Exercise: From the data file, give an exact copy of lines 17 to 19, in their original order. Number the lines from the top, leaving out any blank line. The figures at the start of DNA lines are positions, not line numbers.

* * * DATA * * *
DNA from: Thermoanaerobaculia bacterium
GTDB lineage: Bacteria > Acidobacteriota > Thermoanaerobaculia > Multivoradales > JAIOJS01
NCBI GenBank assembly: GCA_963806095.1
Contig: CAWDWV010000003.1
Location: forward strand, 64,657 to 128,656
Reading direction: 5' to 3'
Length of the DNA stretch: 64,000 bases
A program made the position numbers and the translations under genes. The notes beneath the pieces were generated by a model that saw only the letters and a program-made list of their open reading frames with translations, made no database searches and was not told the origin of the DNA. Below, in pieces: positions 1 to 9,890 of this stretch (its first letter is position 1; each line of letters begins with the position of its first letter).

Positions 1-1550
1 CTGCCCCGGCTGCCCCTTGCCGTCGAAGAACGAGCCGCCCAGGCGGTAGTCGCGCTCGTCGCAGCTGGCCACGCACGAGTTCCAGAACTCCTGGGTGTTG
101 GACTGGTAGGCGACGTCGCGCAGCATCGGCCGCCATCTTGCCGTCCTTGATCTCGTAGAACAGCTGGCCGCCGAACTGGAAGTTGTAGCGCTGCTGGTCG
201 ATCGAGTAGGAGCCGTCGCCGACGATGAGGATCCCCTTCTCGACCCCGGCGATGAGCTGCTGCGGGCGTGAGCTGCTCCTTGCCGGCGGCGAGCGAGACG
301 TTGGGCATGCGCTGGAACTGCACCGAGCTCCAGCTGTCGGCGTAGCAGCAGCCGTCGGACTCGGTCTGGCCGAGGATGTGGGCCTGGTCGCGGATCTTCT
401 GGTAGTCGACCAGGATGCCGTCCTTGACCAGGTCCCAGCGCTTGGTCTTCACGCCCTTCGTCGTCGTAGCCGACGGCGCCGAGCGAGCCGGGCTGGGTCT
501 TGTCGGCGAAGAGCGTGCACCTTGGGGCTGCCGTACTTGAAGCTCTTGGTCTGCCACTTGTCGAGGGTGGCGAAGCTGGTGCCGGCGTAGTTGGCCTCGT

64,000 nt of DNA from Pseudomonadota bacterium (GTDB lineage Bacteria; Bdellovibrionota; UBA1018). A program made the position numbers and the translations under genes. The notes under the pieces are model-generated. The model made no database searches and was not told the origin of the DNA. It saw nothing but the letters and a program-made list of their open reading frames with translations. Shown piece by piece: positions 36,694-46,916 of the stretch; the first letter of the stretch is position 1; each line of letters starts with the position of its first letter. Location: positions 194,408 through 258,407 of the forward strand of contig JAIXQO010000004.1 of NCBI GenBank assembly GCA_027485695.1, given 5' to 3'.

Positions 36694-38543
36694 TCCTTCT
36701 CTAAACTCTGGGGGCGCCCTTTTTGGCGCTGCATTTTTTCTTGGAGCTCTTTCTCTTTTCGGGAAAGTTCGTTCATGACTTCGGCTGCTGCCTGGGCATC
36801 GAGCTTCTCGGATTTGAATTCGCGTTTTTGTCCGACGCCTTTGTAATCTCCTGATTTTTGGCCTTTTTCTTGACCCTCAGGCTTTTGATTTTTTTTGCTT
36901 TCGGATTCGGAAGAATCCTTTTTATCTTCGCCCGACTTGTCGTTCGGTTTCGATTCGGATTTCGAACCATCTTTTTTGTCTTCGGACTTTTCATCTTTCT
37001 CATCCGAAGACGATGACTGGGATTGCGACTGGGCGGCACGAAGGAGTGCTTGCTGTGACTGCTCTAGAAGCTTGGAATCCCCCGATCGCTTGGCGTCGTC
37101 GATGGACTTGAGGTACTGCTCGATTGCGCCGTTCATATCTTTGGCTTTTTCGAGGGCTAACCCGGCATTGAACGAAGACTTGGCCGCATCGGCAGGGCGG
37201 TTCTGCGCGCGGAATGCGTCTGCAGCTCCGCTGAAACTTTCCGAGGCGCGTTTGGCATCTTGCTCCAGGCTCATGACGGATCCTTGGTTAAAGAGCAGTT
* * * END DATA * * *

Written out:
Positions 36694-38543
36694 TCCTTCT
36701 CTAAACTCTGGGGGCGCCCTTTTTGGCGCTGCATTTTTTCTTGGAGCTCTTTCTCTTTTCGGGAAAGTTCGTTCATGACTTCGGCTGCTGCCTGGGCATC